Japanese culture is all about manners and respect, so when it comes to dining, it’s no surprise that etiquette is a big deal. In Japan, your three-year-old may get a free pass to ‘whack’ the food freely, but you most definitely won’t. To fully enjoy the local culture and the taste of the dishes, we recommend you follow our guide for eating Japanese food the correct way.
“Just dip in sauce only what, got so difficult meh?” Actually, yes! Some believe you should dip the rice side, while others think you should dip the topping part. But the right way to consume it is to pick it up with your chopsticks, flip it sideways, and then dip it in the soy sauce. If you want to use your hands, hold the sushi between your thumb and two index fingers. Another thing: Don’t drink your miso soup before eating the sushi. Always drink it after.
Additionally, sushi manners is more than just how you eat the food. It’s also about being considerate to others. It’s good practice not to wear strong perfume when visiting a fancy sushi restaurant because it’s said to affect the taste of the sushi.
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For this, it’s quite straightforward. Use your chopsticks to lift it off the side plate and dip into the sauce. You should never lift the sauce plate off the table, and you should never pour the sauce over the fish slices.
The deep-fried vegetables and seafood usually come served with quite a few things: Just salt, or a dipping sauce with grated daikon radish and ginger. If you were always just winging it and eating everything separately, that’s incorrect.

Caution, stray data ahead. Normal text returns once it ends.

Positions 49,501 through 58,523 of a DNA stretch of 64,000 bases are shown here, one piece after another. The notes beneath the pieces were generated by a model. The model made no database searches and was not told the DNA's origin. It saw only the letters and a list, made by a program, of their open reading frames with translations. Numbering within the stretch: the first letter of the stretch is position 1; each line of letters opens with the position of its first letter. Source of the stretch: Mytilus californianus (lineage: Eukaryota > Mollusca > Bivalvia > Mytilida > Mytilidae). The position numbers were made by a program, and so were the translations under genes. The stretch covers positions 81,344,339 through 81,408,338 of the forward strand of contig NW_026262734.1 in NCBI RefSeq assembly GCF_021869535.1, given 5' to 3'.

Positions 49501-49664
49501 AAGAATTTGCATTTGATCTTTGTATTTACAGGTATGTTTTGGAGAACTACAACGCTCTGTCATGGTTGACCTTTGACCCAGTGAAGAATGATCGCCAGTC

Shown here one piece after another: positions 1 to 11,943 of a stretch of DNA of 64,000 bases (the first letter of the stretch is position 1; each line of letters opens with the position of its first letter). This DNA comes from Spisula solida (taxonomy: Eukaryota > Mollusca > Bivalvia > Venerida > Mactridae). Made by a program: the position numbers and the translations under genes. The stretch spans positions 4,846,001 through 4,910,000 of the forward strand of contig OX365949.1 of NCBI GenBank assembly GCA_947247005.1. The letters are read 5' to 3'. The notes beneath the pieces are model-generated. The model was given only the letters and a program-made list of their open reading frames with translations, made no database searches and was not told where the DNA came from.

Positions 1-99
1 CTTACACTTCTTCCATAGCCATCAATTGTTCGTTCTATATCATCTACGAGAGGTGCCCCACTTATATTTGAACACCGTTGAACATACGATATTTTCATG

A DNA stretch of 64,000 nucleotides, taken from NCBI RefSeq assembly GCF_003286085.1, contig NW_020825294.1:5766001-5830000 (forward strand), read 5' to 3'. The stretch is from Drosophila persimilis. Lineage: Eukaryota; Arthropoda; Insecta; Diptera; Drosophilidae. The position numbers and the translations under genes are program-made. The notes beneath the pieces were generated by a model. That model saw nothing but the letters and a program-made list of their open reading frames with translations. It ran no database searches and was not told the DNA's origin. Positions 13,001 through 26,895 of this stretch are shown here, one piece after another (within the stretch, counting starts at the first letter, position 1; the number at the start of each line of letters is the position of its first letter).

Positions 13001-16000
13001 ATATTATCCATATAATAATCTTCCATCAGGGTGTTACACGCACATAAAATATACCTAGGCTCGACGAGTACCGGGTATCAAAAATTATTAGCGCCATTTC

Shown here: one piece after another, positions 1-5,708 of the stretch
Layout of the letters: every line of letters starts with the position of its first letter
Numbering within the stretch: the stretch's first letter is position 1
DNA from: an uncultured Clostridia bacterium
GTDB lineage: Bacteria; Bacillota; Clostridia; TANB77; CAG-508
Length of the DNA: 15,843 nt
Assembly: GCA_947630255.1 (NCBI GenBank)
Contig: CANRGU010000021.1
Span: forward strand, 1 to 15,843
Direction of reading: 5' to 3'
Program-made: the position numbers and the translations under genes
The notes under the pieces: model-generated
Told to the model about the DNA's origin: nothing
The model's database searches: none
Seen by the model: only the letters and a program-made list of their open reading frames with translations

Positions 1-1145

You should mix the daikon and ginger into the dipping sauce (ten-tsuyu), and then dip your tempura in it. If it only comes served with a dish of salt, then you don’t have much to do: Just dip and enjoy.
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#4 Japanese Noodles
While it’s typically rude to eat noisily, the Japanese chefs love to hear that their noodles are being slurped up! It’s the best way to enjoy your noodles and compliment the chef at the same time.
For cold noodles, many make the mistake of pouring the sauce into their bowl of noodles. You should instead dip the noodles in the sauce, and then slurp it up. The sauce usually comes with daikon and wasabi too.
Hotpot is hot favourite among Singaporeans, especially for those visiting in the colder months. Shabu-shabu is a hotpot-style dish where you cook the meat and vegetable ingredients in a personal pot of soup. It’s usually kelp soup, called konbu dashi.
The table will be set with a pair of long chopsticks (for cooking the food) and a sieve-spoon for scooping out the oil as and when you need to. First cook the raw ingredients by dipping them in the soup. Then, dip it in either ponzu or sesame sauce, and eat.
Usually, the locals do not drink the soup after cooking the meat and vegetables.
We’re no strangers to rice, but it seems that the Japanese have quite a specific way of enjoying their rice. For instance, you should not pour sauce or soup all over your rice. You should consume it on its own. When eating, you should hold the bowl with one hand, and use chopsticks to pick up rice with the other.
Although Instagram-ing your food is incredibly trendy, it’s polite to refrain from using your phone excessively during the meal. So snap a quick pic or two if you must, but try not to be glued to your phone the whole time.
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